Cliff Nicholson and Rod Scott, members of the record breaking team share their memories of the attempt.
Harlow Cycling Club was lucky, in having amongst its members an engineer.
During 1961, Ken Wall beavered away (completely unknown to the majority of the Club Members until he formally presented them to the Club at its Annual Dinner) making the world’s fastest set of Racing Rollers. A complete set of 4 rollers with the very latest in gearing were the envy of riders everywhere. Whereas conventional roller drums were made of sheet steel, Ken made his from wooden slats. These were turned in a lathe to be perfectly round and, as even the thickness of the paint had not missed Ken’s eye for perfection, were accurate to within a fraction of an inch per mile. Fifty years on, these rollers are still the bench mark for any one who wants to build “Competition Rollers”.
Above: Ken Wall, Eric Beachamp, Bob Clifton, Cliff Nicholson, Bob Aucherlonie, and Rod Scott.
This meant that Roller Racing was very popular at the club, winter months saw regular indoor competitions and attracted a good number of youngsters to cycling. The other attraction were some cycling stars and boasted ex continental professional team mate of Jacques Anquetil and Raphael Geminani, Vin Denson and top international track rider, Dave le Grys as members.
Roller racing was highly popular and in 1967 Ken Wall rode the rollers on BBC’s Blue Peter. Ken claims still to have his “Blue Peter Badge” presented by John Noakes and Peter Purves the shows presenters.
In 1968 the club felt they were strong enough on Roller racing to make an attempt on the Team 12 Hour World Record. The team of 6 club members went for the record on 20th July 1968 in Harlow Town Centre. On a Saturday it attracted huge crowds of shoppers and the atmosphere was not just electric but full of embrocation!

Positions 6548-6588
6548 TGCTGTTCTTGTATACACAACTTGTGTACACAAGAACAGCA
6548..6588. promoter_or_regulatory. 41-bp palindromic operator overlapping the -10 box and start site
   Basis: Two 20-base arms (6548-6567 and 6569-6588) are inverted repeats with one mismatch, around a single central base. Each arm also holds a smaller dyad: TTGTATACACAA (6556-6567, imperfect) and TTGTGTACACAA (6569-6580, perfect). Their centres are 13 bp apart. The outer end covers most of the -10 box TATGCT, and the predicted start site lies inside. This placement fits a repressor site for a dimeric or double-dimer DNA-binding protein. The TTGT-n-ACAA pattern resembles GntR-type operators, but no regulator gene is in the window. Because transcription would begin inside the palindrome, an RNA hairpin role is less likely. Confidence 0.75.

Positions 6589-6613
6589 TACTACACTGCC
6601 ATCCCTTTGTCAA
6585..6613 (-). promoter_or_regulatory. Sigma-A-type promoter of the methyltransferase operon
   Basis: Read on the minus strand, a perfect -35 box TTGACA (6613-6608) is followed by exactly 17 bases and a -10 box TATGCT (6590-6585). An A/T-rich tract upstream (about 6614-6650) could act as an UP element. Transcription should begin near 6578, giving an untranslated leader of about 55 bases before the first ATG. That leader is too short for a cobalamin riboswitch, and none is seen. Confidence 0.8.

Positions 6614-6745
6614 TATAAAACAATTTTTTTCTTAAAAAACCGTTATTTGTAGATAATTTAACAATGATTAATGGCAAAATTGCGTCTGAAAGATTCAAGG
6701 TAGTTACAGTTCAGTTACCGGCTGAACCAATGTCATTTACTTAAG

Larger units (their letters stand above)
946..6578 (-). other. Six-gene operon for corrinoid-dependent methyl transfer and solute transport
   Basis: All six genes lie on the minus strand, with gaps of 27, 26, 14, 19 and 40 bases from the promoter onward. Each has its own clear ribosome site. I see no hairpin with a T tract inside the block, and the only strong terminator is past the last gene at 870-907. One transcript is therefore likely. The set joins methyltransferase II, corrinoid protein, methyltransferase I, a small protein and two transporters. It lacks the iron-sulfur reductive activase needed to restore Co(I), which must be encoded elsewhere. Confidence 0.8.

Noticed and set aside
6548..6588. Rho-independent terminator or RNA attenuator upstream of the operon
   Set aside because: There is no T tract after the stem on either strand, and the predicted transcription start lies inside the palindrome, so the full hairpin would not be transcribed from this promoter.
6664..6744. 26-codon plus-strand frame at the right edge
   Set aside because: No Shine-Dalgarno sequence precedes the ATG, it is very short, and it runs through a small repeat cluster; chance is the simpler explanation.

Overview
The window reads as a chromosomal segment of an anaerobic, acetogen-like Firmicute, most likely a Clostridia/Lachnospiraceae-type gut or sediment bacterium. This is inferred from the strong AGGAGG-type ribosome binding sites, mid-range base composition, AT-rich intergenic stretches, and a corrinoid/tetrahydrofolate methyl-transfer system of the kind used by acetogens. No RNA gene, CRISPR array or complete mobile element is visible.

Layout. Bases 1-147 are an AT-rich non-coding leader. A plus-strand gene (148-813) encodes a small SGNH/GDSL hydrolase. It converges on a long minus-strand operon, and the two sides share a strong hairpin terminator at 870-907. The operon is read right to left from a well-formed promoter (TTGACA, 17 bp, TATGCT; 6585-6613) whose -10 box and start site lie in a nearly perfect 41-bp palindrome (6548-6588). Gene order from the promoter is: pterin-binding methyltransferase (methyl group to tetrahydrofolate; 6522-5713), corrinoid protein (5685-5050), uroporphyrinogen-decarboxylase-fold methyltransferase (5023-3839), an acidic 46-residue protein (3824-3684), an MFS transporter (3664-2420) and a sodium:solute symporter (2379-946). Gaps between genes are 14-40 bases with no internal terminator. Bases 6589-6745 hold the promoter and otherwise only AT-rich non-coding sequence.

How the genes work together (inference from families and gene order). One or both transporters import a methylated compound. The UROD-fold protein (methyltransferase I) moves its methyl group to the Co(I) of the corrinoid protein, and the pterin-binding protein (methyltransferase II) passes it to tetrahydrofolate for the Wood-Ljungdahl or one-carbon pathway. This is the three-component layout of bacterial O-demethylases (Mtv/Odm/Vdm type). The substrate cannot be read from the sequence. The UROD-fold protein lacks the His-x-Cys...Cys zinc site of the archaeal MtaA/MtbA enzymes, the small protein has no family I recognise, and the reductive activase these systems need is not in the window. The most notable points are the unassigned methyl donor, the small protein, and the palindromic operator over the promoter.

Above: That 112 chainring!
Each rider rode for 10 minutes and the changeover was as the needles of the dial reached the top. Starting at 5.00am in the morning the ride was easy to begin with but as the day wore on so cramp and lack of oxygen in the legs made the attempt daunting. The team were successful with a Record of 554 miles and 1595 yards. This equates to 46¼ miles per hour or just under 7¾ miles per rider every 10 minutes! The record was scrutinised by Dick Taylor, who officiated at the Commonwealth Games in Cardiff in 1958 and registered the record with the Guinness Records. The gearing could be no higher than 134 inches, which some riders found too low; but that’s the rules! This was especially true when you see the chain ring on the club’s adapted Hetchins. With 112 teeth it provided a gearing of 297 inches! This equated to the bike moving almost 78 feet with every crank revolution! This was used to attempt the 100 mph Roller record! From a distant memory it was pretty scary, riding with no one supporting you and slowly winding that gear up!
Barry Hodson, a club member in 1976 set a new figure for the World Hour Roller Record. This distance of 53 miles 1240 yards stood until Ron Hewes, also a club member who had trained with Hodson back in the 70’s, made a determined effort in 1988 and set the unchallenged distance of 61 miles 540 yards. This achievement was recognised by the Guinness Book of Records as a World’s Best Distance.
Sir Jimmy Saville was an active rider of the club’s rollers and in 1968 he set a new Individual Hour Roller Record; sadly we don’t have details of the distance he covered.
Below: Cliff and Rod take to the rollers again in 2009!